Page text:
A daughter's love

(Editor's note: The following poem was written by Michelle Klein to

her father, John Klein. Donations to the Klein family are being accepted at

Sno Falls Credit Union locations.)

I love you father

As you know,

And how you will never


You are encased in my heart

As an immortal role model

Until I have grown

To have your heart

Your wit

Your kindness

Your humor

And you intelligence.

I love you father

For you always have something to say

I stick out my tongue

And you shout

"No thanks,

I use toilet paper."

In a serious tone.

You share obscene jokes,

Making sure we are old enough

To hear.

As if nothing happened

To draw a tear

You make me laugh

And smile through all the pain.

I remember when you told me

Shared with me that

We would be helping a needy family

For the holidays.

Even though we didn't have much

To share.

I love you father

It brings a tear to my eye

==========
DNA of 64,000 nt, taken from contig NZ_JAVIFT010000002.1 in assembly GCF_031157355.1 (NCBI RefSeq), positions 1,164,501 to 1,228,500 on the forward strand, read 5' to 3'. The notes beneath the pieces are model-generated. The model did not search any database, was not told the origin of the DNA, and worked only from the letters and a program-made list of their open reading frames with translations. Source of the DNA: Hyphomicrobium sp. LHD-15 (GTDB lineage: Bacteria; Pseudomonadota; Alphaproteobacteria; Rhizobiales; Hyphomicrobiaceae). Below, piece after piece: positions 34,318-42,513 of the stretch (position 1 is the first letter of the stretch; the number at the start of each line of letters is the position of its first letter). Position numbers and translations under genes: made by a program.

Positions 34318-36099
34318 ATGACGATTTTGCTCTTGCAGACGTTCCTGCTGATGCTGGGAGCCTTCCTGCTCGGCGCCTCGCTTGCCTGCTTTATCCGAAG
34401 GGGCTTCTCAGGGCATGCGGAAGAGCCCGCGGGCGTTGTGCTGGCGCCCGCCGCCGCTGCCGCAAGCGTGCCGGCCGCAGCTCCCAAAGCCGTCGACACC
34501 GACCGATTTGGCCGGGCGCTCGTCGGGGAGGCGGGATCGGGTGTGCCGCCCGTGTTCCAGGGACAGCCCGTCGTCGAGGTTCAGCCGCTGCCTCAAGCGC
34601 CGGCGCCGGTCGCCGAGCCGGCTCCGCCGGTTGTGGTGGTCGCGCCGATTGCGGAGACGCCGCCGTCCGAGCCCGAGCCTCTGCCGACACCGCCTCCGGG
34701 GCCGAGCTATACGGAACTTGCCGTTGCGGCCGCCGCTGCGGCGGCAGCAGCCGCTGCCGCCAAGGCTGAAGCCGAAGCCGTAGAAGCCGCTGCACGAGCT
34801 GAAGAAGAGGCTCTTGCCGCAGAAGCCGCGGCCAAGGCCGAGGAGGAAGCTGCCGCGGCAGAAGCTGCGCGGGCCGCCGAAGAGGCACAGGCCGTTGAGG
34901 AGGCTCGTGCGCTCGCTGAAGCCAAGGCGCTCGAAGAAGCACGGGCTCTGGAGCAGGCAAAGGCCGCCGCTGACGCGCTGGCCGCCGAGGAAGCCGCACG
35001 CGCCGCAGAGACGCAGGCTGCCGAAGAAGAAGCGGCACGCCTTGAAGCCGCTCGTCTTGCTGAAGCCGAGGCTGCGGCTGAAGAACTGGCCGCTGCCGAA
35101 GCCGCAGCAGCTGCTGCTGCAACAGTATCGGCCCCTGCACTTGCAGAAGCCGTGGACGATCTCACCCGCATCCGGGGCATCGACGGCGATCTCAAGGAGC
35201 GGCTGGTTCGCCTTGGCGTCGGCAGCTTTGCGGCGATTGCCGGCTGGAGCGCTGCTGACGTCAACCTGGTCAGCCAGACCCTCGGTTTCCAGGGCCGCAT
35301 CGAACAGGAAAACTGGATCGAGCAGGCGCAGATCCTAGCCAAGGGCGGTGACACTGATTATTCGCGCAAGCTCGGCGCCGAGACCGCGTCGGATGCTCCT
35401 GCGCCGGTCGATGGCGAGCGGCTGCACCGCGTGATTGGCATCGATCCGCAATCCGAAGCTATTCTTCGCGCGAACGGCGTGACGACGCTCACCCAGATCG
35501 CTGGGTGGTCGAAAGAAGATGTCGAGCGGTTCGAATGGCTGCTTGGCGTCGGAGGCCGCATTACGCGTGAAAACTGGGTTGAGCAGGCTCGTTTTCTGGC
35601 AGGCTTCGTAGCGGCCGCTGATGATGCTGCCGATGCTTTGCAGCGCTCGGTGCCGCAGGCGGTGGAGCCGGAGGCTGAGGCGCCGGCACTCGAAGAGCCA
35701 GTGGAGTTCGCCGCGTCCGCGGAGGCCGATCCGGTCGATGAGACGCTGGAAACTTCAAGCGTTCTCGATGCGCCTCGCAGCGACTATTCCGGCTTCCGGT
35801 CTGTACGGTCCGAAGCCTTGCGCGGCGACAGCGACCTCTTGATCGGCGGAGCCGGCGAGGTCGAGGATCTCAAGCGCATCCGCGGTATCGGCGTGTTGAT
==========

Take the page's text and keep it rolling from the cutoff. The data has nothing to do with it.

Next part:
To think of losing you.

You told me that if

You came down with

An uncurable disease

You would sail

On your boat

And sail off

Playing cards

And die where you always wanted to be.

That made me cry, Dad.

I walked from your room to mine,

Choked, then burst into tears

As I stepped into my room.

Because I know that you could get sick

Anytime now

And I couldn't bring you back.

I love you father

And I never want to stop

Saying that

Or at least say it for as long as possible.

You taught me, Dad

You prepared me for my future

Molded me into the person

That I will soon be

I wish you could see

That person you made,

And be proud.

This is worth telling you that

I love you Father.

Michelle Klein

North Bend

We encourage an open exchange of ideas on this story's topic, but we ask you to follow our guidelines for respecting community standards. Personal attacks, inappropriate language, and off-topic comments may be removed, and comment privileges revoked, per our Terms of Use. Please see our FAQ if you have questions or concerns about using Facebook to comment.
blog comments powered by Disqus

Read the Oct 26
Green Edition

Browse the print edition page by page, including stories and ads.

Browse the archives.